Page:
Divergent proposals to raise the debt ceiling are making their way through the legislative process. The U.S. House passed the “Cut, Cap and Balance Act," mostly along party lines, and the Senate plans to take up the measure tomorrow. It would raise the debt limit by $2.4 trillion, but is accompanied by mandatory spending cuts and a balanced budget amendment to the U.S. Constitution.
Meanwhile, President Obama’s prospects for a “grand bargain” might have improved. A bipartisan group of Senators known as the “Gang of Six” released an outline Tuesday to cut $3.7 trillion from the deficit. Most of the savings would come from spending cuts while the remaining quarter would come from revenue. President Obama called the plan “good news” and a “very significant step” to reduce the deficit and lift the debt ceiling.
President Obama spoke with Congressional leaders yesterday and today. Spokesperson Jay Carney said the discussions were "useful and productive." President Obama met separately with Democratic and Republican leaders from the House and Senate at the White House this afternoon.
Numerous media reports say rank-and-file Senators are enthusiastic about the proposal, but Congressional leadership offered a more measured tone. Republican Leader Mitch McConnell (R-KY) said “I don’t have an opinion yet,” while Senate Majority Leader Harry Reid (D-NV) said it is too early to judge it, and he was upfront about the challenges of passing it through two legislative bodies before August 2nd, which is 12 days away.
Members and groups on the left and the right have already expressed opposition. Senator Bernie Sanders (I-VT) wrote in a statement, “This is an approach that should be rejected by the American people. At a time when the rich are becoming richer and corporate profits are soaring, at least half of any deficit-reduction package must come from upper income people and profitable corporations.”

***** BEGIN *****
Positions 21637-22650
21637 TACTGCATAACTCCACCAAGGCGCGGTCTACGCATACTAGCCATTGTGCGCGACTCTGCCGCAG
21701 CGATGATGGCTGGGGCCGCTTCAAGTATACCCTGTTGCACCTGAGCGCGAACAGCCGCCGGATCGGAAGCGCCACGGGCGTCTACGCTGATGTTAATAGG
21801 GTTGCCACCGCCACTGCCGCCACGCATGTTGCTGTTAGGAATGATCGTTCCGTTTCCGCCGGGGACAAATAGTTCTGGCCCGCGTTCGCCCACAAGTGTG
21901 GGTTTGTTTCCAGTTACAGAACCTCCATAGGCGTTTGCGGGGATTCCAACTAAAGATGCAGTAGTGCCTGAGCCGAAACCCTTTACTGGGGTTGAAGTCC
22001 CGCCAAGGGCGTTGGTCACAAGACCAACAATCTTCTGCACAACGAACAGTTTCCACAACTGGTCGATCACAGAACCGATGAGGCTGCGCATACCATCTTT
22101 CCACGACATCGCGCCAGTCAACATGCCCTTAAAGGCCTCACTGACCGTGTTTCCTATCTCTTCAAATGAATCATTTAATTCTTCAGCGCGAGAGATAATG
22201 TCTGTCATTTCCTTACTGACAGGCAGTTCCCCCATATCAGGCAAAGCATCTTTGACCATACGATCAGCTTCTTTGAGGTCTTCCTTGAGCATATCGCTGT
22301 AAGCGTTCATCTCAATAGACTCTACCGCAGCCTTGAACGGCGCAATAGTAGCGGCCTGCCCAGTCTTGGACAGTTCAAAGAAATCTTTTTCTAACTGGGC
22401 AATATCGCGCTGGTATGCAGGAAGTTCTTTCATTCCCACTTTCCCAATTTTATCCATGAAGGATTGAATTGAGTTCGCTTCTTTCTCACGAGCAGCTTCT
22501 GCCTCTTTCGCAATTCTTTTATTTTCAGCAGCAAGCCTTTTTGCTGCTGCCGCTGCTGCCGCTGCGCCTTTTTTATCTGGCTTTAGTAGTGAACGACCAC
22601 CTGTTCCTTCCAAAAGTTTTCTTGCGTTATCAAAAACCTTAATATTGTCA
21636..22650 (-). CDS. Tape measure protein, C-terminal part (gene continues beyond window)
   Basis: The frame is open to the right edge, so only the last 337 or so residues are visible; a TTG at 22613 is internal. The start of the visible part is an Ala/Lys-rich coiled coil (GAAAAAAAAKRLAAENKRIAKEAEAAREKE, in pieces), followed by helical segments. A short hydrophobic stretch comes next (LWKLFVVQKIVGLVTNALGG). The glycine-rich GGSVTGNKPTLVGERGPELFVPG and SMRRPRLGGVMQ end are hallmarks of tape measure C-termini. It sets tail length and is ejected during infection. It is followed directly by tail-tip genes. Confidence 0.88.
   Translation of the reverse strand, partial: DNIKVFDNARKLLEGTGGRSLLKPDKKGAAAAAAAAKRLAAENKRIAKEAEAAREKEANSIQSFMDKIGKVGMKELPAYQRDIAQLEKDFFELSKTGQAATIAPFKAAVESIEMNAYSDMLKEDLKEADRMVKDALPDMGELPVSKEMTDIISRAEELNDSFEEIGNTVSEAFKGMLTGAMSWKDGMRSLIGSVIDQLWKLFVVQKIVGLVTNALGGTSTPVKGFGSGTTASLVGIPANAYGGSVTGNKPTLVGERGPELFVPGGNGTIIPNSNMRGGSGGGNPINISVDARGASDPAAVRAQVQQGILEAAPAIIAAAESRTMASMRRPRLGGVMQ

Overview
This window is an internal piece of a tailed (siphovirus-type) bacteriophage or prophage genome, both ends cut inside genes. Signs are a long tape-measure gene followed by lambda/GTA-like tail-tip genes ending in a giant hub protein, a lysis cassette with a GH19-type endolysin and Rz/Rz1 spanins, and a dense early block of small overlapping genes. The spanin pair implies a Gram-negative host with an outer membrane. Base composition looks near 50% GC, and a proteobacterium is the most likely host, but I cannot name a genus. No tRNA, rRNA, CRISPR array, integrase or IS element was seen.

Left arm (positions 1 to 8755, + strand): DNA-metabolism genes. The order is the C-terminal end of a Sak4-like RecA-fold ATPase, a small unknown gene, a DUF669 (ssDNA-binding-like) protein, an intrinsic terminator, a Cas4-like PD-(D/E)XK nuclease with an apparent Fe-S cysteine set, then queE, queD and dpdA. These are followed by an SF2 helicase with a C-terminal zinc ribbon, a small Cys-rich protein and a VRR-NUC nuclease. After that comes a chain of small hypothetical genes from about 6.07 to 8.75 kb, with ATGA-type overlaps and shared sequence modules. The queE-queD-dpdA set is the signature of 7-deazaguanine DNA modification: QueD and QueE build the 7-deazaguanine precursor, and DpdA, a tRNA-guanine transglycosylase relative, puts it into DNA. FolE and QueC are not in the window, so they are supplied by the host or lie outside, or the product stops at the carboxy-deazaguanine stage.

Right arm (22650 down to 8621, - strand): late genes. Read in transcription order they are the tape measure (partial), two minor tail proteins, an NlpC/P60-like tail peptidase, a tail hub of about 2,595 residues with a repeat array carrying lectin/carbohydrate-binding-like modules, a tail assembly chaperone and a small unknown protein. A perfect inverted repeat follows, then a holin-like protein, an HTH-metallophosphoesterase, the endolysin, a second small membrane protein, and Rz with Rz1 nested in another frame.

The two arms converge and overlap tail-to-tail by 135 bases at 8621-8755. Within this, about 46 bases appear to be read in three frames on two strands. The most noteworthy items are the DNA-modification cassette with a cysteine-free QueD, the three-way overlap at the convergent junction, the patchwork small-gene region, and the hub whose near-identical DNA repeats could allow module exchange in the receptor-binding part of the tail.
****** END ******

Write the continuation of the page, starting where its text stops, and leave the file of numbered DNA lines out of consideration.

Grover Norquist’s organization Americans for Tax Reform launched a campaign to urge Republican Senators to leave the “Gang of Six.”
Regardless of whether the Senate passes the House Republican's “Cut, Cap and Balance Act,” its chances of becoming law are slim; President Obama said he would veto it, and it is unlikely the House and the Senate can muster the two-thirds necessary to override a Presidential veto.
And because of uncertainty over the fate of the “Gang of Six” plan, a proposal - still a work in progress - by Senate Leaders McConnell and Reid is still being devised. The plan, which is considered by some to be a back-up, would allow the President to raise the debt ceiling with only one-third of Congress supporting it. The plan would enable the President to lift the debt ceiling by up to $900 billion three times through 2012, but he must propose spending cuts of the same amount. Those cuts do not need to be enacted.
The Washington Journal spoke with members of the House about the debt and the House vote on the debt limit and a balanced budget amendment. Rep. Bob Goodlatte (R-VA) and Rep. Peter Welch (D-VT) appeared on the program.
On Friday, Senator Tom Coburn (R-OK) will join the Washington Journal to discuss his plan Back in Black, which would cut $9 trillion from the deficit in the next decade and his decision to endorse a $3.7 trillion proposal released by the “Gang of Six.”